When Pacharo was 18 years old, she was married and a mother. And when her husband died, she was left with five children and an eighth-grade education. In a remote village in Malawi with limited facilities, Pacharo’s future was uncertain and the obstacles to her flourishing were many.
‘Life was tough,’ she says. ‘I didn’t even know how to take care of my own children.’
But Baptist World Aid’s Christian Partner saw great potential in Pacharo, pictured here with her children. They saw her hard work, and humble character and asked Pacharo to chair the Village Development Committee (VDC). They’d created several groups in this village—including child protection committees, childcare, and education facilities as well as the VDC.
Despite her lack of formal education, Pacharo said yes. She took on this leadership role and slowly began to see her life—and the future of her small village—change. As a result, she’s gained knowledge, courage, and confidence as a leader. Now, Pacharo is not only providing for her own family, she’s also driving new projects to serve other families in her community.
‘At first, I was afraid to chair the VDC meetings and thought they would not respect me because I am a woman,’ Pacharo says. ’But as time passed, I gained courage and confidence. I came to realise that there is no difference between a man and a woman in leadership roles.’
I came to realise that there is no difference between a man and a woman in leadership roles.
In remote communities like Pacharo’s, access to health services can be difficult and families must travel great distances to receive care. So Pacharo led her entire community to participate in raising money to build an under-fives clinic in the village, as infant mortality in Malawi is high at around 40 deaths per 1,000 live births.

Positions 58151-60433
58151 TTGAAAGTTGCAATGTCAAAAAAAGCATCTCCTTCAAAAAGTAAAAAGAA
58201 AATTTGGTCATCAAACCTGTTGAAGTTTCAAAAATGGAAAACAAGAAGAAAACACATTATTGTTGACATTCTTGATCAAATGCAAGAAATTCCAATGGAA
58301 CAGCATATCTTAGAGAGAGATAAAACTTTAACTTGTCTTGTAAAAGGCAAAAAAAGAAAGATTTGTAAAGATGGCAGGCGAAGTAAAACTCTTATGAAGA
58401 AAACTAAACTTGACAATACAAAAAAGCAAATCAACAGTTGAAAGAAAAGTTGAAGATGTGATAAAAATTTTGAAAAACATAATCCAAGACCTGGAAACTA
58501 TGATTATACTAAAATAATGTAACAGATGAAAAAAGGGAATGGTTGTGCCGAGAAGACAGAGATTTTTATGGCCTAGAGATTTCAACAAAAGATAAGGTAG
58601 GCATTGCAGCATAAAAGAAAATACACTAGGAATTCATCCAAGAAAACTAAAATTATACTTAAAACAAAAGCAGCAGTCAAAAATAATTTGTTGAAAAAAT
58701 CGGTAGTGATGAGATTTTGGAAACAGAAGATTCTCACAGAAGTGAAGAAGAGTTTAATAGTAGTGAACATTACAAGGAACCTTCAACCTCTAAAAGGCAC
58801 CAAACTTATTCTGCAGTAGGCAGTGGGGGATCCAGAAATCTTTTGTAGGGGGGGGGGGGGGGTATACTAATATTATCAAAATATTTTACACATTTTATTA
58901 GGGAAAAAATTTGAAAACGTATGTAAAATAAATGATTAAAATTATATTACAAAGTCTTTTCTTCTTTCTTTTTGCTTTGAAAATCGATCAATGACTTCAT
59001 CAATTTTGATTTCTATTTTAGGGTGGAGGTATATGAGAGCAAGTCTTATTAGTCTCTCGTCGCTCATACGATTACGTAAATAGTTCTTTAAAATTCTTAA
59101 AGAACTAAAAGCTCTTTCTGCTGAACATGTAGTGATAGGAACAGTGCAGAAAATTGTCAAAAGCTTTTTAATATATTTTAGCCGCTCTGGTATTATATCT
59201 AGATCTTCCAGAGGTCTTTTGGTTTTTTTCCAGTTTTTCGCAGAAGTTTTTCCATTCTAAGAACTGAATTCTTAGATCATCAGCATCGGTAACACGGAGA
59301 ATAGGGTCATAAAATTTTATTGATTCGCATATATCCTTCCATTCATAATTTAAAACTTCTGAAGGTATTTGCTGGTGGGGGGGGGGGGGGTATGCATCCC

The community came together to construct the clinic and when they ran out of funds, Pacharo lobbied the local government to fund the completion of the project. Now the clinic has a staff of one full-time health worker and several volunteers—including Pacharo.
Pacharo also rallied the community to build a home for the health worker so they don’t have to travel far, and so there could be on-call access to care when young children needed it. Pacharo also secured funding for this full-time, on-call service from the local government.
From a shy, under-educated widow to a powerhouse woman on a mission, Pacharo has great plans for her community. The next projects Pacharo is lobbying for include a nutrition education program for families of young children, better access to educational facilities so every child receives an education and securing access to electricity for her community, all while running her small business growing and selling fresh produce.
‘My life changed from the time I was elected [Chair]’ Pacharo said. ‘[Now] our community is geared to work together to develop the area.’